CAIRO, Egypt, (AP) -A new al-Qaeda videotape posted Sunday on a militant Web site featured a short, undated clip of a weary-looking Osama bin Laden praising martyrdom.
The bin Laden clip, which lasted less than a minute, was part of a 40-minute video featuring purported al-Qaeda fighters in Afghanistan paying tribute to fellow militants who have been killed in the country.
Bin Laden glorified those who die in the name of jihad, or holy war, saying even the Prophet Muhammad “had been wishing to be a martyr.”
“The happy (man) is the one that God has chosen him to be a martyr,” added bin Laden, who was shown outdoors wearing army fatigues and looking tired.
The authenticity of the video could not be verified, but it appeared on a Web site commonly used by Islamic militants and carried the logo of as-Sahab, al-Qaeda’s media production wing. It was not immediately clear when the video of bin Laden was filmed.
Bin Laden was last heard from in a July 1, 2006 audio tape in which he voiced support for the new leader of al-Qaeda in Iraq and warned nations not to send troops to fight a hardline Islamic regime that had recently seized power in Somalia.
Sunday’s video, dedicated to Muslims who have left their homes to fight jihad, included a series of animated scenes showing green fields overlaid with Arabic names written in gold, representing Arab fighters who had died in Afghanistan.
Following one such sequence, the self-proclaimed leader of al-Qaeda in Afghanistan appeared praising his fellow fighters.
“Your hero sons, courageous knights have left to the land of Afghanistan … the land of jihad and martyrdom, answering the call for the sake of God to kick out the occupier who has desecrated the pure soil of Afghanistan,” said Mustafa Abu al-Yazeed.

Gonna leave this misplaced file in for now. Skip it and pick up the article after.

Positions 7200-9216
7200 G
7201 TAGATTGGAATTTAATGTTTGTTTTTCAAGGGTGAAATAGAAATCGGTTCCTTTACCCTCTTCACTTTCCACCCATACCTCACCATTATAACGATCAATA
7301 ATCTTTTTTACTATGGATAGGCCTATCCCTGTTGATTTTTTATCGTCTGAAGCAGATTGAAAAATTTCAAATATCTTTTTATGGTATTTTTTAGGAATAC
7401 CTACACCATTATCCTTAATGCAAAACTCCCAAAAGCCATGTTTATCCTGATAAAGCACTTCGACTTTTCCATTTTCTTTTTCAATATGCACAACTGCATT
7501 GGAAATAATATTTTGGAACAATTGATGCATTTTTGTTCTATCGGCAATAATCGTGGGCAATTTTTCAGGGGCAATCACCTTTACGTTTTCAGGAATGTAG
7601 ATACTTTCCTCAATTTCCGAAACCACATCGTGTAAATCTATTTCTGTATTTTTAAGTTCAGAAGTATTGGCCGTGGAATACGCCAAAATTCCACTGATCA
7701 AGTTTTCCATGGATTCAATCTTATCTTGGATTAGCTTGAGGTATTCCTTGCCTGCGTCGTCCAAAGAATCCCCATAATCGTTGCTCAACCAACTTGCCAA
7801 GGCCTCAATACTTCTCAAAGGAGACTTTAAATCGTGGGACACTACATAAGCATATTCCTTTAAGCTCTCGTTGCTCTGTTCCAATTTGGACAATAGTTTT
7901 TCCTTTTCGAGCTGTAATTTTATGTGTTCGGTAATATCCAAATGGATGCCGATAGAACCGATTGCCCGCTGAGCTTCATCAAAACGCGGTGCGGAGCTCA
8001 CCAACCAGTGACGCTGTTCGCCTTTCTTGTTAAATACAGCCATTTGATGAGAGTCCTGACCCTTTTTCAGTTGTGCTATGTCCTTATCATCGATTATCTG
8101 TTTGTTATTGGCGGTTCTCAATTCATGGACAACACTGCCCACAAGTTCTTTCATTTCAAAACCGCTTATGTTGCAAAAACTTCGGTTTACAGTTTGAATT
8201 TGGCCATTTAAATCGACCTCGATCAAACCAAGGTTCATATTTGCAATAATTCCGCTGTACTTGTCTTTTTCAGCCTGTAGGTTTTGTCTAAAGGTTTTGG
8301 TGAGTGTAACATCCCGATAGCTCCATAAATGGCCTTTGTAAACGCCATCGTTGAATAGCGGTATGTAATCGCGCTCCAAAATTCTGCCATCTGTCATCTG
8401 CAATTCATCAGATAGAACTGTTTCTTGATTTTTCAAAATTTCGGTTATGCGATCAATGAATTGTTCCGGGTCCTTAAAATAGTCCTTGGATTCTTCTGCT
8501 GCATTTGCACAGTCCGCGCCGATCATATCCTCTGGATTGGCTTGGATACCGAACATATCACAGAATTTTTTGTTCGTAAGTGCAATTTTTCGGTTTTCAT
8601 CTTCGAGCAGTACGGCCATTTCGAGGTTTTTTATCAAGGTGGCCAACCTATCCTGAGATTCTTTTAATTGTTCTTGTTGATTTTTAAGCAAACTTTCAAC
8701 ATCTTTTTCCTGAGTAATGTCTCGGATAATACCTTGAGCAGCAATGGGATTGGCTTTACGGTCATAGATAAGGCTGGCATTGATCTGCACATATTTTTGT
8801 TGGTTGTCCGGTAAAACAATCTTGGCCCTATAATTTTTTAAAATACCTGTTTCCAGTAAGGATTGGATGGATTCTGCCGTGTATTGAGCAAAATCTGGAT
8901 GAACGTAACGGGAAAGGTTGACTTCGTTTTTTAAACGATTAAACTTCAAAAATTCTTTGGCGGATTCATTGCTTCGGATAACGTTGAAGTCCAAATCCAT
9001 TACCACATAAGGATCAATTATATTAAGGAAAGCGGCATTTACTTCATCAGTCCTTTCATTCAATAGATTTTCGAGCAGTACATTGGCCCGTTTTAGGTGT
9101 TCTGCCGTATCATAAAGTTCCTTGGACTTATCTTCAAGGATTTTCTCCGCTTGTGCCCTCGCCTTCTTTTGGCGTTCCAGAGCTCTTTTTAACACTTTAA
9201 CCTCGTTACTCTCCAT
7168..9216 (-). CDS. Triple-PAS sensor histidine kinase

In another clip, a man identified as Mujahid Haidarah al-Hawn was shown sitting in front of a tree with an AK-47 paying tribute to a Syrian fighter, Osama al-Hamawi, who died in an air raid in Afghanistan.
“I lived with him for four years,” said al-Hawn, who wore a black scarf to cover his face. “He used to be my emir (commander) . . . He was a brother with extreme modesty.”
A photo of al-Hamawi’s face, apparently taken after his death, was broadcast, showing bruises around his eye and a red gash on his forehead.
A bearded man identified as Abu Yahia al-Libi, a Libyan al-Qaeda operative in Afghanistan, appeared in the video wearing a black turban, saying the Muslim world was “offering the best of its men and sacrificing the good of its sons … to protect its ideology.”
Al-Libi escaped U.S. custody in 2005 and is believed to be behind a suicide bombing that killed 23 people outside the main U.S. base in Afghanistan during a February visit by Vice President Dick Cheney.
Several other al-Qaeda operatives from various countries who had apparently committed suicide attacks in Afghanistan were shown reading statements lashing out at the West before their deaths.
The video also contained a series of clips with militants wearing traditional Afghan dress and carrying rifles and RPG launchers through the mountains. Militants could also be seen exercising in training camps.
At the end of the broadcast, images of the Sept. 11 attacks were shown, and a voice could be heard saying, “In a few days, the crusaders’ landmarks were flattened.”